• In the case of IEV INTERNATIONAL PTY LTD v SADACHARAMANI A/L GOVINDASAMY[13], the Plaintiff made an application for an order to invalidate the defendant's patents involving certain products which the Plaintiff had been manufacturing in Malaysia since 1988 known as the "Apparatus for the Combating of Marine Growth on Offshore Structures ". The products were designed and invented in 1986. The Plaintiff argued that the inventions were not patentable as they formed part of the state of art and was anticipated by prior act before the priority dates, i.e, 1[st] and 3[rd] of September 1993 for 147 Patent and has been disclosed to the public including those in Malaysia. Further it was alleged that the invention did not belong to the defendant as he was employed by the Plaintiff as a marketing and contracts manager between January 1991 and December 1992. This shows that he had access to a wide range of confidential information and documents relating to the Plaintiff's products and patent.

          The High Court later held that, "The Plaintiff's products or devices have been in use since 1988, manufactured and installed in Malaysia and in other countries since then and as such the claims of the Defendant in his patents which were only filed in 1993 were anticipated by prior use as well as by written publications distributed internationally and in Malaysia and by the drawings and patent specifications published by the Plaintiff before the priority date of the Defendant's patents."

      • The Plaintiff's application should be allowed since the Defendant's inventions are not patentable as it did not comply with the requirements laid down under the respective Sections 11, 14, and 15 of the Patents Act.

    2.1.2 Involves an inventive step;

    • "An inventive step" is assessed based on obviousness to a person having ordinary skill in the art[14] to thinks that a patent involves an inventive step.
    • In the case of WINDSURFING INTERNATIONAL INC v TABUR MARINE (GREAT BRITAIN) LTD.[15] , the patent which were in dispute was a wind-propelled vehicle having an unstayed spar connected through a universal joint and a sail attached along one edge to the spar and held between a pair of arcuate booms mounted on the spar at one end and joined together at the other (i.e. a Bermuda rig with a wishbone spar).

      The cited prior user had taken place some 10 years before the date of the patent when a boy (then 12 years old) had built a sailboard and used it on an inlet near Hayling Island on summer weekends during 2 consecutive seasons. The user was open and visible to anyone in the area of the caravan site where the family stayed. The boy's sailboard differed from what was claimed only in that the sail was held between a pair of booms which were straight when the vehicle was rest.

      In determining the issue of whether the inventive step exists or not, the judge stated that we must consider the fact that if 'putting together' of the new elements could have been obvious to the skilled man or whether it requires any degree of invention.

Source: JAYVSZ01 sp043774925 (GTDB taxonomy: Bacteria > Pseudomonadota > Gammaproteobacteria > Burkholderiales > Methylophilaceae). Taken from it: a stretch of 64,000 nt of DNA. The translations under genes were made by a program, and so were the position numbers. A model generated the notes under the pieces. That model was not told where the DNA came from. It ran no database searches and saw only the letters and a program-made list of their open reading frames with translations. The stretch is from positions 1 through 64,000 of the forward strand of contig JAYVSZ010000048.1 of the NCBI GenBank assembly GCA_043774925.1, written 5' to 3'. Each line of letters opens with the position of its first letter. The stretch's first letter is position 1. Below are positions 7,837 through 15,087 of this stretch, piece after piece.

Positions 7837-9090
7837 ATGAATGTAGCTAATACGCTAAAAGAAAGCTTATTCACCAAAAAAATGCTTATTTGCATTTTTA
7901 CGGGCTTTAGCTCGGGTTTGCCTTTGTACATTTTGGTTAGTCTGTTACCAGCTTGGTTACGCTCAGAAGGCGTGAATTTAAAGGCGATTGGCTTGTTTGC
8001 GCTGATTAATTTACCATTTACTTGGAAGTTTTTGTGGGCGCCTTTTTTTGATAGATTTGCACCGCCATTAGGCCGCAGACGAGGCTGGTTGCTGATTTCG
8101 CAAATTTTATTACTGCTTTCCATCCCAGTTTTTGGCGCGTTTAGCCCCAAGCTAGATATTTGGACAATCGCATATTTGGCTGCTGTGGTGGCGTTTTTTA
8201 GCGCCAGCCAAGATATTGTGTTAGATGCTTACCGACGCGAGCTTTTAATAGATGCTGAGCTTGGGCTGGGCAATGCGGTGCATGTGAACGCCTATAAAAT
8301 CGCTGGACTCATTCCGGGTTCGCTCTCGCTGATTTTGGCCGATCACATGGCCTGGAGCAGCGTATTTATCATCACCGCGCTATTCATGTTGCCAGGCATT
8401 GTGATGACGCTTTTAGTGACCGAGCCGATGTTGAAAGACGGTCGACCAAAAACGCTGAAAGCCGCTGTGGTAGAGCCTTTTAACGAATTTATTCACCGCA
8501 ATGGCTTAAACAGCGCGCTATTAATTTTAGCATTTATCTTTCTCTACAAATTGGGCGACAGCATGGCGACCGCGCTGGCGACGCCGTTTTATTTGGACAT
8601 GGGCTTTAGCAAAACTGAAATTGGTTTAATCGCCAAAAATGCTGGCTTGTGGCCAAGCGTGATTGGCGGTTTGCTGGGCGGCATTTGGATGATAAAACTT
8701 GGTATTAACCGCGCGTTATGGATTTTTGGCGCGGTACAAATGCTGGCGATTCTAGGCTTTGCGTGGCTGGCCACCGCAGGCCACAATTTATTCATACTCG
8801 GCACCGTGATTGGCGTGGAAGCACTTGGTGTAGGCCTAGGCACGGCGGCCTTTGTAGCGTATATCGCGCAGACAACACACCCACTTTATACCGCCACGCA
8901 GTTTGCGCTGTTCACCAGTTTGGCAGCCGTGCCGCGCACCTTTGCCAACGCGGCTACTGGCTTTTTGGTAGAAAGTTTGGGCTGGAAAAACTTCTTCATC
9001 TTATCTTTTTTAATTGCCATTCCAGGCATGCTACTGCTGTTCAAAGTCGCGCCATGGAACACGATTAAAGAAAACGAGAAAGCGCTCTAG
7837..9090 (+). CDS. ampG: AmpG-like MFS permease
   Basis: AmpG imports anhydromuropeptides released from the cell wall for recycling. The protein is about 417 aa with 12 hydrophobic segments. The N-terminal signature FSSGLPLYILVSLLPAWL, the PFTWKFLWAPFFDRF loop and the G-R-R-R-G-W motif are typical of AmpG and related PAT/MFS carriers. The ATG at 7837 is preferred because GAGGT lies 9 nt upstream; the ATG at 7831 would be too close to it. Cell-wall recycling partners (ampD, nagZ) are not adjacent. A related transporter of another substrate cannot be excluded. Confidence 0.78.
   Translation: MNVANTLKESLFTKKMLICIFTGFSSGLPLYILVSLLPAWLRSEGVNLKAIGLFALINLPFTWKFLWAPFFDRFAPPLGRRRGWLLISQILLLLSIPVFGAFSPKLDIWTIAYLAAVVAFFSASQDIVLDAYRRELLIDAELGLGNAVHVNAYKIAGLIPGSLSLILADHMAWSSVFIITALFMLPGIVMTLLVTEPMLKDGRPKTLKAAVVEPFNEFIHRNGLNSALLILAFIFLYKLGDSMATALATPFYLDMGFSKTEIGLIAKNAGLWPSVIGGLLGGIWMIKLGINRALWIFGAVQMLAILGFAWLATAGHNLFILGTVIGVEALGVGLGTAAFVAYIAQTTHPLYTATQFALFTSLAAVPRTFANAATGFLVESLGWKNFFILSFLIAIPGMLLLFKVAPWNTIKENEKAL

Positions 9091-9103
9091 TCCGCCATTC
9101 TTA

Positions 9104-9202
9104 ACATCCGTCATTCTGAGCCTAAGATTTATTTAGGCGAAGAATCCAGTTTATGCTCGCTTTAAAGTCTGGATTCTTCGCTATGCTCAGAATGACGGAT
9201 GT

The English Court of Appeal held that the question of obviousness, "has to be answered, not by looking with the benefit of hindsight at what is known now and what was known at the priority date and asking whether the former flows naturally and obviously from the latter, but by hypothesizing what would have been obvious at the priority date to a person skilled in the art to which the patent in suit relates".

    • This case laid down 4 steps in answering the question on obviousness:

        (a) identifying the inventive concept embodied in the patent;

        (b) enquire on what is common general knowledge in the art at the priority date is important;

        (c) identifying the differences that exist between the matter cited as being 'known or used' and the alleged invention; and

        (d) decide, without any knowledge of the alleged invention, whether these differences constitute steps which would have been obvious to the skilled person or whether they required any degree of invention.

    2.1.3 Industrially applicable.

    • Under Section 16 of the Patents Act , the term "industrially applicable" refers to, "an invention that can be made or used in any kind of industry" .


    3.1 The invention which is not patentable is the one which have either one of the followings[16] :

      (a) discoveries, scientific theories and mathematical methods;

      (b) plant or animal varieties or essentially biological processes for the production of plants or animals excludes man-made living micro-organisms, micro-biological processes and the products of such micro-organism processes;

      (c) schemes, rules or methods for doing business; or

      (d) methods for the treatment of human or animal body and diagnostic methods practiced on the human or animal body provided it shall not apply to products used in any such methods.


    4.1 A Malaysian patent has effect only in Malaysia. To obtain protection in other countries, it is crucial to apply for separate patent application in each of those countries. The duration of a patent shall be 20 years from the filing date of the application[17] .

    4.2 In conclusion, the scope of protection is defined by the claims contained in the specification in the patent claim. If the claim defines a product, then the patent is infringed by making, importing, selling or using the defined product in Malaysia. While, if the claim is on process, then the combined effect of protecting the process as well as the product which was directly obtained from the patented process is involved[18] .

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[1] Section 12(1) of the Patents Act 1983
[2] Section 12(2) of the Patents Act 1983
[4] P.U. (B) 500/1986
[6] Section 11 of the Patents Act 1983
[7] [2011] 2 MLJ 781, HC
[8] [1972] RPC 457, CA
[10] Section 14 (2) of the Patents Act 1983
[11]Priority date is the date by which the novelty of the invention is to be judged. This was explained in the case of SKB SHUTTERS MANUFACTURING SDN. BHD. v SENG KONG SHUTTER INDUSTRIES SDN. BHD. & ANOR , [2011] 2 MLJ 781, HC
[12] Section 14 (3) of the Patents Act 1983
[13] [2008] 2 MLJ 754, HC
[14] Section 15 of the Patents Act 1983
[15] [1985] RPC 59, CA
[16] Section 13 (1) of the Patents Act 1983
[17] Section 35 (1) of the Patents Act 1983